By Sadie Hunter
Since volunteering and becoming part of the staff at Chaucie’s Place in Hamilton Co., an advocacy organization that works to prevent child sexual abuse and suicide, Lisa Ridder has educated tens of thousands of kids.
On Jan. 12, Ridder was named director of the organization’s Smart Steps program, a program that teaches body safety to elementary-age kids in schools and child care facilities all over the state. She is now working in her fourth school year educating students. In November, she celebrated her third anniversary working at Chaucie’s Place.
“Pretty much how I spend most of my days is traveling around to the different schools,” Ridder said. “I usually visit one school a day, and I have a phenomenal team of volunteers … They’re trained volunteers that meet me at the school, and we give presentations to children in their classroom.”
The program takes place in kindergarten, second grade and fourth grade classrooms. Once the presentation is over, students have the opportunity to ask questions. In the fourth grade rooms, students are asked to fill out a talk slip.
“Basically, it just asks them a question. They have to check the answer that best describes them, like, ‘Yes, I have been touched on a private part,’ or, ‘No, I have not.’ Then the (school) counselor and I, based on who says yes, will visit with those children one-on-one to have an easy conversation to figure out exactly what’s going on. Based on those conversations, we either make a report to (the Dept. of Child Services), or we don’t. Last year we made 10 reports to DCS. It’s probably going to be double that this year.”
Already in this school year, Ridder said 12 reports have been made to DCS. In the 2014-15 school year, the program was presented to nearly 19,000 kids, a 17 percent increase over the previous year. Ridder said the program will easily reach 20,000 this year, as they teach it in 92 elementary schools and childcare facilities.
“The program not only impacts children directly, but also their friends and their siblings and anybody they’re going to share their knowledge with. If you can teach one child and stop it with one child, think of the ripple effect it has,” Ridder said. “The program teaches child sexual abuse, but it also gives children a voice, which a lot of times they don’t realize they have. It empowers them to say no to unwanted touches, especially from someone they know, love and trust. Ninety percent of the time, it’s someone they know. An educated child will know from the first inappropriate touch that it’s wrong, and they need to tell somebody. I fully believe that.”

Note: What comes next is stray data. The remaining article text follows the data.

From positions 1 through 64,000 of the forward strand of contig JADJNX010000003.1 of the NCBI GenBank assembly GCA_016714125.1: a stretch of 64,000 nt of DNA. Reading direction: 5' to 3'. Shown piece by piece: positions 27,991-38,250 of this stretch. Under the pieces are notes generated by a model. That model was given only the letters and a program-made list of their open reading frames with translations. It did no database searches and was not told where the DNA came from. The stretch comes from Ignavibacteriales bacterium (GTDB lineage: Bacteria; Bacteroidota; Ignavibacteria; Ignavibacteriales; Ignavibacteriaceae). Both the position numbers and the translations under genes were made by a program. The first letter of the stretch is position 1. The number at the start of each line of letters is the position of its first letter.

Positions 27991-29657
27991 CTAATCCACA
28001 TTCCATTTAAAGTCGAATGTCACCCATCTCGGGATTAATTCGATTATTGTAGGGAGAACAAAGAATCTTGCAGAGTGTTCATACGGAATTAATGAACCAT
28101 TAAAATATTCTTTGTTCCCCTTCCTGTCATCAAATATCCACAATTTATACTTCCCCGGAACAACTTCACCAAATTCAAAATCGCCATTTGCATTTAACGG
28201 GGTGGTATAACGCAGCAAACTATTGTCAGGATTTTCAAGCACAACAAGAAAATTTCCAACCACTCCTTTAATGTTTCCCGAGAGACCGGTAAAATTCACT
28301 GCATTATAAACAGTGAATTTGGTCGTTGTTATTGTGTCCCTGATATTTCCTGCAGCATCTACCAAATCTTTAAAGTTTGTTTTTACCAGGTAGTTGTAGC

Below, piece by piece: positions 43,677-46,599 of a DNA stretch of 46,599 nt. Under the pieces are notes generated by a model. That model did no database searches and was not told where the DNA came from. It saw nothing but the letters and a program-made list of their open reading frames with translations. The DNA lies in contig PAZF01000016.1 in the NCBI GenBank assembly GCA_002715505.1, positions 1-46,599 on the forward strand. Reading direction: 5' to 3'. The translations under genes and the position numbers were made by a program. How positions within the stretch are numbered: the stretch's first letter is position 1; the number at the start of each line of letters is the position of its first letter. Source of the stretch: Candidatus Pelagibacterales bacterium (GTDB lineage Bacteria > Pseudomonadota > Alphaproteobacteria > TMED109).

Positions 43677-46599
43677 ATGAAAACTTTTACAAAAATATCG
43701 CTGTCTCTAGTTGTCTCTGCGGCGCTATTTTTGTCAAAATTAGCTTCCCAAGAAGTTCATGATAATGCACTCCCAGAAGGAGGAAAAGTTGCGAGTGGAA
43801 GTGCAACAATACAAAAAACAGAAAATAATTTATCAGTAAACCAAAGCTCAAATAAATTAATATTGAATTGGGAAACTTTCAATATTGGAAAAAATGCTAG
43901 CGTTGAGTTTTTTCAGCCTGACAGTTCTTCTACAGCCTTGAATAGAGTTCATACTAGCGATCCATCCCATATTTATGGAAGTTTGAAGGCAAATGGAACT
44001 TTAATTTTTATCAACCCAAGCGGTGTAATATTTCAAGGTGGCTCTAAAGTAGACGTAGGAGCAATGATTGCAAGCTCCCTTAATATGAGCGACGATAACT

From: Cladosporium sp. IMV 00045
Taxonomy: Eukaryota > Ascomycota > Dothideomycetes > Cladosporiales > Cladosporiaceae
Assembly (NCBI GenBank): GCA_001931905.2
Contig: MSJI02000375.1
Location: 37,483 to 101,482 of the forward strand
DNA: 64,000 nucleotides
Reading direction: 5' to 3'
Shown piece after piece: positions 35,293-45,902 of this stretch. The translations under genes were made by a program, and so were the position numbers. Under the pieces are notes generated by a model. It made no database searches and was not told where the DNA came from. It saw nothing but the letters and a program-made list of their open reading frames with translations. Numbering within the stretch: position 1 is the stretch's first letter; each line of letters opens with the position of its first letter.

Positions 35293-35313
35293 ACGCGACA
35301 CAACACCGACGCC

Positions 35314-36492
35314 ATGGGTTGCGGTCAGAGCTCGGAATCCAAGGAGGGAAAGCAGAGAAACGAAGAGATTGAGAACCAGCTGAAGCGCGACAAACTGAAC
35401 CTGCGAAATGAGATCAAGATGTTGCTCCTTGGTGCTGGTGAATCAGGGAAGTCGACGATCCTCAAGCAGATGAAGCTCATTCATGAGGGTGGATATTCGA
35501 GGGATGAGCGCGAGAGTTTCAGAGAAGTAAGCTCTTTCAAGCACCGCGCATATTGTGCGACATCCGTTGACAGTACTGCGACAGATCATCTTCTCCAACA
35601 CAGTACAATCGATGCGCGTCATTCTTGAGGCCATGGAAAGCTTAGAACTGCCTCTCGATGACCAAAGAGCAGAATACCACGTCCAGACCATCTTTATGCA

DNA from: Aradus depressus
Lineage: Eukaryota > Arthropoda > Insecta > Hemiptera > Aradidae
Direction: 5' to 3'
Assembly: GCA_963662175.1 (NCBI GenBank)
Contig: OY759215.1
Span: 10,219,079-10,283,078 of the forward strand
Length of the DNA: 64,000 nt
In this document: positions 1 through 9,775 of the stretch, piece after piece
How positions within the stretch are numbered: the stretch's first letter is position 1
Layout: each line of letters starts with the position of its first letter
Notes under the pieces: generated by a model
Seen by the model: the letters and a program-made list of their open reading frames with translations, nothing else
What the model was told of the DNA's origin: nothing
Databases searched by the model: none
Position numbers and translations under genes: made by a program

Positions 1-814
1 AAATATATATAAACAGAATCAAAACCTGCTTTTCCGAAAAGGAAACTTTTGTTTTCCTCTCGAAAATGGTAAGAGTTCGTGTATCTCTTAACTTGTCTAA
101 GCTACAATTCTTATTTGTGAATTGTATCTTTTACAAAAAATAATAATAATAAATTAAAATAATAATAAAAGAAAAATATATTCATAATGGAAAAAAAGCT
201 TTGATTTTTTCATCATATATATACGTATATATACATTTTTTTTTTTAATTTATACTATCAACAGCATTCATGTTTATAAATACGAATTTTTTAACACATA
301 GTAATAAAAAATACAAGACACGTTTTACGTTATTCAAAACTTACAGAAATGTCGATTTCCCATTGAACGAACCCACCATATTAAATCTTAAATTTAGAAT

All public Hamilton Co. school districts, including Noblesville Schools, along with Our Lady of Grace in Noblesville participate in the program. New this year, Noblesville Schools began offering the program to Kindergarten classes and previously had the program in second and fourth grade.
Ridder said the education often transcends to teachers and parents as well, giving them an open door to be able to discuss the otherwise touchy subject with their children. Before going into a district to teach the 25-minute program to classrooms each year, Ridder and volunteers hold a parent night. For adults, Chaucie’s Place offers Stewards of Children training, teaching adults how to discuss child sexual abuse and react to a child’s disclosure of information. At Noblesville Schools, all educators go through the Stewards of Children training.
For more, visit www.chauciesplace.org.
Meet Lisa Ridder
Family: Husband, Kurt, and daughters, Kate and Hope, both students at Our Lady of Grace Catholic School.
Background: Worked in sales and marketing before Chaucie’s Place. Previously lived in California before moving to Indiana. Has lived in Hamilton Co. since 1998.
Career at Chaucie’s Place: “I started off as just a general volunteer (in 2012). I liked what they were doing. I liked that they were on the prevention education side of it. I honestly wasn’t even looking for a job … but then there was an opening for a prevention education coordinator. That first year, we reached 10,500.” Ridder is now the director of the Smart Steps program.